Lost History | Teen Ink

Lost History

May 7, 2015
By SarahSylvan GOLD, Needham, Massachusetts
SarahSylvan GOLD, Needham, Massachusetts
18 articles 0 photos 10 comments

Favorite Quote:
"Never Give Up"

The girl beside me dozing off, the teacher in her monotone voice
I have been here for not very long but I can already feel the roots of my hair graying
The lines around my mouth, next to my eyes and all throughout my forehead already forming
Behind me a boy is scribbling out the last of his homework, he is the only one moving
The rest of us are statues from the same renaissance the teacher is droning on about
We pose now so that people in a few thousand years can come and point
Talking about what once was

They will think they know everything that happened
But they won’t
They won’t know about that boy and his handsome face and how all the girls would swoon over him
They won’t know about the two girls who got up the courage to walk hand in hand down the hall
They will never know the pain of the ones who went unheard

The ones who went unheard sit in silence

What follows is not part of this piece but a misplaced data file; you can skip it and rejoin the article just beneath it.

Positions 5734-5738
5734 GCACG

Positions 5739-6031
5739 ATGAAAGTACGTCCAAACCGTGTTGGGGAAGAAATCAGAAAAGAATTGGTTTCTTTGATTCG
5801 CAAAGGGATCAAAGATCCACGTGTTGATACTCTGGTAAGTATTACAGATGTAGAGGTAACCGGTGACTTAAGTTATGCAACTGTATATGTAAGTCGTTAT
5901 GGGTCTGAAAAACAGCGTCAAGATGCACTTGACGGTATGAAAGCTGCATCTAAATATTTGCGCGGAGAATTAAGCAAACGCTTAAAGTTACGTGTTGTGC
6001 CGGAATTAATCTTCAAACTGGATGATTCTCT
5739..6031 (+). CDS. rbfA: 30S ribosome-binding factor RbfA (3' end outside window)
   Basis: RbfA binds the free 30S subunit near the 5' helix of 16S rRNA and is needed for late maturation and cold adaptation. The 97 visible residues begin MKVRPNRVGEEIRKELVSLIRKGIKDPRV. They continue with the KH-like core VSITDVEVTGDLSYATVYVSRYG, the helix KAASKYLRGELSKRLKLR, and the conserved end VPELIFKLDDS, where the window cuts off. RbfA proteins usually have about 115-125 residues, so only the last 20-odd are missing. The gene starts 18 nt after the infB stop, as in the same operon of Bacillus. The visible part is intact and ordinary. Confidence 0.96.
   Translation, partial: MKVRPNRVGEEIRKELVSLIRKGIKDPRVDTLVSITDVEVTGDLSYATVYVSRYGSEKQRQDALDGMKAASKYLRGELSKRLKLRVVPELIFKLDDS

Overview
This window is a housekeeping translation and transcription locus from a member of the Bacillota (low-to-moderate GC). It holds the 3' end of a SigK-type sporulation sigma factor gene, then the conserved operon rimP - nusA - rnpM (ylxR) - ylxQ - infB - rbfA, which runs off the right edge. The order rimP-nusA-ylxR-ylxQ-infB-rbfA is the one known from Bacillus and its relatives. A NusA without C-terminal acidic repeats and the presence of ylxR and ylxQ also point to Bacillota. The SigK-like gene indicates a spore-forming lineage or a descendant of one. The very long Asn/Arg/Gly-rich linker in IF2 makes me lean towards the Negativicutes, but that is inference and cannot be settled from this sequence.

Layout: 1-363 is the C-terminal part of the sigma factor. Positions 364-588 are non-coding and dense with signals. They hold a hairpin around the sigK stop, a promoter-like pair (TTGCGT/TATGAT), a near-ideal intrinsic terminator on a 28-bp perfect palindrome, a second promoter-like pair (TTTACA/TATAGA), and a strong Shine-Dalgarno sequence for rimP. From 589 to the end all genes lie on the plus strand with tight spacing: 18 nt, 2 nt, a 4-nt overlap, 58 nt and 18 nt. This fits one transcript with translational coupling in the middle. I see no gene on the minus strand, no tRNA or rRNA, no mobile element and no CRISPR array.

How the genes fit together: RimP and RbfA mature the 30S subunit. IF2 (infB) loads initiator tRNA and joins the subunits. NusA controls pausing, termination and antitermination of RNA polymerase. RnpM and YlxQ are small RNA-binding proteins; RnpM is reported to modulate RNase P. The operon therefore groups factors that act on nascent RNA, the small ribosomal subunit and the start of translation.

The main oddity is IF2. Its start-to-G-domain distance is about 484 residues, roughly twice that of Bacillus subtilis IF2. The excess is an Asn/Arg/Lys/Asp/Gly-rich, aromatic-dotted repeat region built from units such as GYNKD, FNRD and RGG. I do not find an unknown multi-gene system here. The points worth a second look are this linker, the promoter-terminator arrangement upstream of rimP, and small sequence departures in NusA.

They have given up on speaking long ago when no one cared to listen
They roam the halls is shells of the person they once where

The two girls with so much courage where bullied for what they did
They claim that the act of holding was some joke,
Deep down they can feel a piece of themselves break off as they say this lie

The boy with the handsome face is labeled as some stupid jock
No one cares to see how intelligent he really is
They don’t care that he gets straight A’s but rather that he can shoot a ball through a net

They come from different walks of life
But are united as one

Similar Articles


This article has 1 comment.

Beila BRONZE said...
on Jul. 12 2015 at 1:54 am
Beila BRONZE, Palo Alto, California
3 articles 0 photos 516 comments

Favorite Quote:
"The coldest winter I ever spent was a summer in San Francisco." -Mark Twain

I like this idea a lot, but I think you need to go further with it so that the reader really has a chance to connect. At this point, it's just a starting thought. You set the stage in history class, and then you start listing ideas. Now what? Who are those ones who went unheard? What could you say about them? Who else won't be remembered? What will those people in the future think? Can you tie it back to the history class where you started? I'd love to see you keep writing to answer some of those questions because this poem has great potential. Good luck!